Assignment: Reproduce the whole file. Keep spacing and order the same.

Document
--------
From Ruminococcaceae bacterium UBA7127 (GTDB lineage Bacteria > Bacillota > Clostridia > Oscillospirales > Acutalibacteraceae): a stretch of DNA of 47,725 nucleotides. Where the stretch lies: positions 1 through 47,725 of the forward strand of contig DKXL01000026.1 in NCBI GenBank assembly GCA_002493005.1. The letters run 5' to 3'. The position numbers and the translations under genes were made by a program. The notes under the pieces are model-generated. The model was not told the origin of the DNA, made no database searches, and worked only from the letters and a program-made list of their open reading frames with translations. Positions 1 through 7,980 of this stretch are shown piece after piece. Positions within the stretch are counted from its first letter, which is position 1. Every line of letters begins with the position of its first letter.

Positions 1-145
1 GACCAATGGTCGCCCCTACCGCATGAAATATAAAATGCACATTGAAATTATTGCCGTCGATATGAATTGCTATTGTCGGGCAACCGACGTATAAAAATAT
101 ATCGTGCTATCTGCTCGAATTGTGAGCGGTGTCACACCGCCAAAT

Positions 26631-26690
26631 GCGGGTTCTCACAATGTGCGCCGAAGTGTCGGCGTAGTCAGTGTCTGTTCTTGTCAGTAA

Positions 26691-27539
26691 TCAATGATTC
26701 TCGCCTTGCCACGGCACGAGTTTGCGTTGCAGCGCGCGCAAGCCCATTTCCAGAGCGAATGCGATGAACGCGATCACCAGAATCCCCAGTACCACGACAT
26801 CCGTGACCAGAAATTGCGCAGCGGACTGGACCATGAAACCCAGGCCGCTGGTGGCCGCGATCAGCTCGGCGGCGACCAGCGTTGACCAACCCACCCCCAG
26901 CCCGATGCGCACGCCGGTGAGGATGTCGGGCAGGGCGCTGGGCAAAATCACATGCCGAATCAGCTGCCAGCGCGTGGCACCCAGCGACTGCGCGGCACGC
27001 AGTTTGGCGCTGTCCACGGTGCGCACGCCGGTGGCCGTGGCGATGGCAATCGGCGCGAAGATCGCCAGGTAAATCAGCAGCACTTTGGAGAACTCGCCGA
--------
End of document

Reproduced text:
From Ruminococcaceae bacterium UBA7127 (GTDB lineage Bacteria > Bacillota > Clostridia > Oscillospirales > Acutalibacteraceae): a stretch of DNA of 47,725 nucleotides. Where the stretch lies: positions 1 through 47,725 of the forward strand of contig DKXL01000026.1 in NCBI GenBank assembly GCA_002493005.1. The letters run 5' to 3'. The position numbers and the translations under genes were made by a program. The notes under the pieces are model-generated. The model was not told the origin of the DNA, made no database searches, and worked only from the letters and a program-made list of their open reading frames with translations. Positions 1 through 7,980 of this stretch are shown piece after piece. Positions within the stretch are counted from its first letter, which is position 1. Every line of letters begins with the position of its first letter.

Positions 1-145
1 GACCAATGGTCGCCCCTACCGCATGAAATATAAAATGCACATTGAAATTATTGCCGTCGATATGAATTGCTATTGTCGGGCAACCGACGTATAAAAATAT
101 ATCGTGCTATCTGCTCGAATTGTGAGCGGTGTCACACCGCCAAAT

Positions 26631-26690
26631 GCGGGTTCTCACAATGTGCGCCGAAGTGTCGGCGTAGTCAGTGTCTGTTCTTGTCAGTAA

Positions 26691-27539
26691 TCAATGATTC
26701 TCGCCTTGCCACGGCACGAGTTTGCGTTGCAGCGCGCGCAAGCCCATTTCCAGAGCGAATGCGATGAACGCGATCACCAGAATCCCCAGTACCACGACAT
26801 CCGTGACCAGAAATTGCGCAGCGGACTGGACCATGAAACCCAGGCCGCTGGTGGCCGCGATCAGCTCGGCGGCGACCAGCGTTGACCAACCCACCCCCAG
26901 CCCGATGCGCACGCCGGTGAGGATGTCGGGCAGGGCGCTGGGCAAAATCACATGCCGAATCAGCTGCCAGCGCGTGGCACCCAGCGACTGCGCGGCACGC
27001 AGTTTGGCGCTGTCCACGGTGCGCACGCCGGTGGCCGTGGCGATGGCAATCGGCGCGAAGATCGCCAGGTAAATCAGCAGCACTTTGGAGAACTCGCCGA